Conductive spacer components 48 and 50 are subsequently formed on the ground and signal contact pads 24G and 24I, respectively. Openings in which the conductive spacer components 48 and 50 are formed may be etched by forming a photoresist layer over the dielectric material 16 and the thermoelectric elements 30 and 40, masking the photoresist layer, and then using openings in the masked photoresist layer to etch the openings where the conductive spacer components 48 and 50 are to be formed in the dielectric material 16. The conductive spacer components 48 and 50 are typically made of a metal.
Conductive interconnection elements 54 are subsequently formed, each on a respective one of the thermoelectric elements 30 or 40, or the conductive spacer components 48 or 50. The conductive interconnection elements 54 stand proud of the dielectric material 16 so as to have upper surfaces 56 that are in a common plane above an upper plane of the dielectric material 16.
Only a portion of the wafer 10 is illustrated in
The wafer 10 is subsequently diced or singulated into individual dies, each die carrying a respective integrated circuit and related connections. Each die will include components represented in the portion of the wafer 10 illustrated in
The entire microelectronic assembly 70, including the die 10A and the package substrate 60, is then inserted in a furnace to reflow the conductive interconnection elements 54. The conductive interconnection elements 54 soften and melt, and are subsequently allowed to cool and again solidify. Each conductive interconnection element 54 is then attached to a respective package terminal 62, thereby mounting the die 10A to the package substrate 60 and electrically interconnecting the die 10A and the package substrate 60.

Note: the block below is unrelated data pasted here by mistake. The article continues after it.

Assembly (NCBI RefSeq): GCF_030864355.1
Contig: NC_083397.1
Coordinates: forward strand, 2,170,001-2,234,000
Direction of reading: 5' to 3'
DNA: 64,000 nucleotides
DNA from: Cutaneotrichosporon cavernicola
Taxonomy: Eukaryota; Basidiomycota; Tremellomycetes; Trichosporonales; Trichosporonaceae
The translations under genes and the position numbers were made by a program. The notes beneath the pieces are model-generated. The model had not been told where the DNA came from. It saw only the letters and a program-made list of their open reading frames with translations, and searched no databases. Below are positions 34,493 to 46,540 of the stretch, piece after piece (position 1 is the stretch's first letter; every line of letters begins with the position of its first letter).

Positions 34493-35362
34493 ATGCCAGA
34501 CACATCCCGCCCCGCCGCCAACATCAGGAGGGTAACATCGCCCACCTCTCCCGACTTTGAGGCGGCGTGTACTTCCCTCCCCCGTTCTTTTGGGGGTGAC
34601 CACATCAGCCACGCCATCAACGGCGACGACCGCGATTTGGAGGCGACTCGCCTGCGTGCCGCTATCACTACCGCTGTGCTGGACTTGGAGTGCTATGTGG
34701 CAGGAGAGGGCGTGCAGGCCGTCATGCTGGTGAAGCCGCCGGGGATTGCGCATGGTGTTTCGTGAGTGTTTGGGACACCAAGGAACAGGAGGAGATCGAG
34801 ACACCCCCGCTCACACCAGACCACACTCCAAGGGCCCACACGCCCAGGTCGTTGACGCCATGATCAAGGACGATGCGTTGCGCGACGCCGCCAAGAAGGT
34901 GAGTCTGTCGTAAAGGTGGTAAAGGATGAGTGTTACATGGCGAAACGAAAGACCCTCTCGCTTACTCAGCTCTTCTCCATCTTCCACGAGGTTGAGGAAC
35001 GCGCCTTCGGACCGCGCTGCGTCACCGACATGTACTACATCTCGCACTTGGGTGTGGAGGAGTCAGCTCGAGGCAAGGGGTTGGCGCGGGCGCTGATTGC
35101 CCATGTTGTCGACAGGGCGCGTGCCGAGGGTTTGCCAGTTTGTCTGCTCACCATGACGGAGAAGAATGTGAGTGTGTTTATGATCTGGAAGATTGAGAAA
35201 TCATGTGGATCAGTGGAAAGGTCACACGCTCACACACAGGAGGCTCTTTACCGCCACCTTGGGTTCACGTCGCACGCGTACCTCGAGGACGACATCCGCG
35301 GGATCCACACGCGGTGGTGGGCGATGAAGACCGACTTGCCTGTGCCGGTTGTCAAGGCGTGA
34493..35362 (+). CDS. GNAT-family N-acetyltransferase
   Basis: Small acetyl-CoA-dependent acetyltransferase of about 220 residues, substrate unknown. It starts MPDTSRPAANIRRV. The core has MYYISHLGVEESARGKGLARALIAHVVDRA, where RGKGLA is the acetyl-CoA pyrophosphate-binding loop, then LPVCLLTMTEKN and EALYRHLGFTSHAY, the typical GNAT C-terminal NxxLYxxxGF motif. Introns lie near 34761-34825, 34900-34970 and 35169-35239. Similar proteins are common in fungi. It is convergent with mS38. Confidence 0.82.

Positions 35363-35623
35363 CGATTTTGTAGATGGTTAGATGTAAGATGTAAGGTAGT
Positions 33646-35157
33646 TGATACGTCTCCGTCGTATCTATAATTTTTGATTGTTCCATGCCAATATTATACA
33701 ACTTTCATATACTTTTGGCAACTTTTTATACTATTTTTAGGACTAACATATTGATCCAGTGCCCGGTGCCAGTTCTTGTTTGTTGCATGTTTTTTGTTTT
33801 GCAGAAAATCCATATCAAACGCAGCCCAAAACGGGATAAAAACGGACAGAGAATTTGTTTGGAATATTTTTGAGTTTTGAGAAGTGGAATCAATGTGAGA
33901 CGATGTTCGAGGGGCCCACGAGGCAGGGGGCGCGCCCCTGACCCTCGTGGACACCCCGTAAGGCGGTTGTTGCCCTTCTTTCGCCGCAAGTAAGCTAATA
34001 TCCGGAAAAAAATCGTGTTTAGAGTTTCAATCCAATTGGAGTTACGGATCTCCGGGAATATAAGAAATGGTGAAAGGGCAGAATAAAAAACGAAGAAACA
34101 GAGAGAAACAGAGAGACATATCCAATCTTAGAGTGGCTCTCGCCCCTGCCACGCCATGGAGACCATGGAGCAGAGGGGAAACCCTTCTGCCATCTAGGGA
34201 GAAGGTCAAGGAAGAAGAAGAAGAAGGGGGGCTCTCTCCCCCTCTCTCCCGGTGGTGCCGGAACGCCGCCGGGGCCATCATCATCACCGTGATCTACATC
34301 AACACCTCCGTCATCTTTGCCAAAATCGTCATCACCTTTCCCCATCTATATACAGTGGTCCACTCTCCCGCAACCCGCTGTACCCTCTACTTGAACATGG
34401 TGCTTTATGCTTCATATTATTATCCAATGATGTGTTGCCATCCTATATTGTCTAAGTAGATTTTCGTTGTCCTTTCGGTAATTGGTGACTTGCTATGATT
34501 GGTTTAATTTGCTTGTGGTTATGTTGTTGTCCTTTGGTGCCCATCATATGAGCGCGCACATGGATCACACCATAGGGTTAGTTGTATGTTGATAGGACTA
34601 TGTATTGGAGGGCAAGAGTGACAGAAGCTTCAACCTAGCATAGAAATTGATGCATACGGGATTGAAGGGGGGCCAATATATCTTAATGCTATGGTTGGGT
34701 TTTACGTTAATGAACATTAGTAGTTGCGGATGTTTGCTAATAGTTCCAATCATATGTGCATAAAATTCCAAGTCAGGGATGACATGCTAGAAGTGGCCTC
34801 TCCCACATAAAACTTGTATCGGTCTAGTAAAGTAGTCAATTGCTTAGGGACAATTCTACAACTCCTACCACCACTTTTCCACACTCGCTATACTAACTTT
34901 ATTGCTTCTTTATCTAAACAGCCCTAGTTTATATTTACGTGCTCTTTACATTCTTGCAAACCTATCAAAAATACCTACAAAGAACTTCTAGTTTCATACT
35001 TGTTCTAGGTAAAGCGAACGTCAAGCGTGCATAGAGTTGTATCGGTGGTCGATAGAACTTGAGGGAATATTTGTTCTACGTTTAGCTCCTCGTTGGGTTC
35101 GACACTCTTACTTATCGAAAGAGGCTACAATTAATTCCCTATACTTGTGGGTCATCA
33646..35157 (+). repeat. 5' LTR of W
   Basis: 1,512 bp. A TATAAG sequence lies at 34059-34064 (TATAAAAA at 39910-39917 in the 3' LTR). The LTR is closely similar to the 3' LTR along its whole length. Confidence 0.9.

In use, power can be provided through the package substrate 60 through one of the package terminals 62A to the thermoelectric element 30. The current flows toward the die through the n-doped semiconductor material 44. As will be understood in the art of thermoelectrics, current flowing through an n-doped semiconductor material causes heat to be pumped in a direction opposite to the direction that the current flows. As such, heat is pumped in a direction away from the integrated circuit 14 through the thermoelectric element 30 toward the package substrate 60. The current flowing through the thermoelectric element 30 is bifurcated. One portion of the current provides power to some of the integrated circuit elements 18, while some of the current flows through the power contact pad 24P and then through the thermoelectric element 40 to the package terminal 62B. The current flowing through the p-doped semiconductor material 34 causes heat to be pumped in a direction that the current flows. The current flowing through the p-doped semiconductor material 34 flows away from the integrated circuit 14, and thus pumps heat away from the integrated circuit 14.